Jump to content
House Price Crash Forum
richc

Uk Government Paying 25% Of All Mortgage Interest

Recommended Posts

There's an interesting post on the Alphaville blog at the FT which points out how precarious the consumer debt levels remain in the UK.

http://ftalphaville.ft.com/blog/2011/02/10/484851/the-bank-of-englands-big-dilemma/ (excerpt below)

What strikes me is that total household net interest payments totaled only £2.2 billion last year. If you compare that to SMI (government money covering mortgage payments for deadbeat homeowners), which was £570 million last year, that means that taxpayer subsidies make up 1/4 of all net interest payments. Mind boggling.

------------------------------------------------------------------

The Bank of England’s big dilemma

Posted by Tracy Alloway on Feb 10 11:00.

All eyes on the Bank of England ahead of Thursday’s rate decision.

With inflation persistently above the Old Lady’s target, and with a couple Monetary Policy Committee members voicing their dissent over recent rate decisions, there’s an ever-so-slightly heightened chance of a hike. Still though, the vast majority of BoE-watchers expect the central bank to stay on hold. To that end, CreditSights have a Thursday note out on the relationship between the UK economy and interest rates.

The big problem, they say, is that pesky UK consumer:

… The sector with by far the most sensitivity to interest rates is the consumer. A Dramatic expansion in UK households’ debts (particularly mortgages, which tends to be floating or short-term fixed rate) over the past decade, means that consumer disposable incomes have developed an alarming sensitivity to interest rates. In the eight and a half years from the start of the 2000s to the middle of 2008, UK households increased their total debt burdens by 133%. As a percentage of gross household disposable income, total borrowing rose from 99% to 161% … UK households have gone from making net interest payments of £19.4 billion in 2007 to just £2.2 billion or 1.8% to UK household’s gross disposable income. We estimate that a 50 bp rise in interest rates would result in a £7.5 billion increase in interest cost for borrowers, equivalent to a 1% drop in gross disposable income. That increase in interest expense for borrowers would be offset by a rise in interest income for savers. But the marginal propensity to consume for the borrowers will be higher than for the savers, and so any offset will be only partial.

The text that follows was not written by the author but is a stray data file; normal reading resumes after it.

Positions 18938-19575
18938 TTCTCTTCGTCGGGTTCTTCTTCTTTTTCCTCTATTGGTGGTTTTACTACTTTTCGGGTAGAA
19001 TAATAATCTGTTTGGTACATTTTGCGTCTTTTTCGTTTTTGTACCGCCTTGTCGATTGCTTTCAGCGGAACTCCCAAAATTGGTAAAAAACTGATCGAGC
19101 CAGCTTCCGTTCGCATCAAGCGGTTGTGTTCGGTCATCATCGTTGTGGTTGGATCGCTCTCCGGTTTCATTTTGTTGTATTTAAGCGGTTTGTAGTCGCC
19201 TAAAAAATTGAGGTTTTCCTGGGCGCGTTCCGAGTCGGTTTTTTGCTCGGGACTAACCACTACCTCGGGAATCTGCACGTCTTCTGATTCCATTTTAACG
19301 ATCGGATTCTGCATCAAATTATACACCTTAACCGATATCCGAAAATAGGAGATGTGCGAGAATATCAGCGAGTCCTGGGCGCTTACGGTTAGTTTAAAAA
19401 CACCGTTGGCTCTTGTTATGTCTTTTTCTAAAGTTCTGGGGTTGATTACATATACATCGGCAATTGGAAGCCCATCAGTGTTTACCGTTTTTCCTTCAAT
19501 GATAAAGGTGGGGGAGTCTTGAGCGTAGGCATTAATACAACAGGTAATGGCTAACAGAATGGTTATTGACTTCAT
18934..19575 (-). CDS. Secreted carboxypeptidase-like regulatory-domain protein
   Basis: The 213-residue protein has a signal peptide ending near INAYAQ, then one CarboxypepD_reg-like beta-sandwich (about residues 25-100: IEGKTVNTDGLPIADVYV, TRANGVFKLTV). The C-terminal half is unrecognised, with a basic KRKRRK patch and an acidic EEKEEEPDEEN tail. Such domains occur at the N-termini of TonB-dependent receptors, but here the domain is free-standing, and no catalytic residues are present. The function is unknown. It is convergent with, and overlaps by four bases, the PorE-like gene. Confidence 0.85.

You see the problem? There’s something perversely pleasing about the UK central bank’s hands being tied courtesy of the debt bubble it arguably helped to inflate.

On which point — a bit more from CreditSights: